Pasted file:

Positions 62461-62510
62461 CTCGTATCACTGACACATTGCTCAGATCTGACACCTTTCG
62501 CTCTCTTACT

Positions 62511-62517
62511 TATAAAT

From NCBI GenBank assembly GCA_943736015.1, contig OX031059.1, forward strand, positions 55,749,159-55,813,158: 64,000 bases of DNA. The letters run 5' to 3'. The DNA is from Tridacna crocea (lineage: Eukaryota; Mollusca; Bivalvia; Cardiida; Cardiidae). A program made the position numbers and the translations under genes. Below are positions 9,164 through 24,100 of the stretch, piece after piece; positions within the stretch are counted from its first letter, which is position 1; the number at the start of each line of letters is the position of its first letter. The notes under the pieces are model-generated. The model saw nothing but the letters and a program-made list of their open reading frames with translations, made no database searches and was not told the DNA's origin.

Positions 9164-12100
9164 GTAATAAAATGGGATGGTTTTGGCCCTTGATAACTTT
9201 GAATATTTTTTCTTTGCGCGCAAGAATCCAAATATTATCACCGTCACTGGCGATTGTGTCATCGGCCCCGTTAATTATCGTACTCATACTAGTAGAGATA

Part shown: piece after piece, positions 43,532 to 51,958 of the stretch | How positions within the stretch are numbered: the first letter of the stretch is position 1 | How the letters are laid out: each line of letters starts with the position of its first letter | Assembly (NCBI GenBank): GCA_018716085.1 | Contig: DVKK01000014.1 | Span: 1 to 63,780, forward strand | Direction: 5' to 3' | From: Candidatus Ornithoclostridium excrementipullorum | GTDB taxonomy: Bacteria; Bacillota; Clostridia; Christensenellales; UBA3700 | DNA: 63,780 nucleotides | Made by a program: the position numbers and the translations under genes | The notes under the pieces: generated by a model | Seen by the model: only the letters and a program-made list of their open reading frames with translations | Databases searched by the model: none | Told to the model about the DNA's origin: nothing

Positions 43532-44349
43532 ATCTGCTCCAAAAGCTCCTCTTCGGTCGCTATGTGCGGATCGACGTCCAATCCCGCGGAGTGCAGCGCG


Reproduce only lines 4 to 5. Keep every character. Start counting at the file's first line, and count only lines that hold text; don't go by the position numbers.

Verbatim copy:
Positions 62511-62517
62511 TATAAAT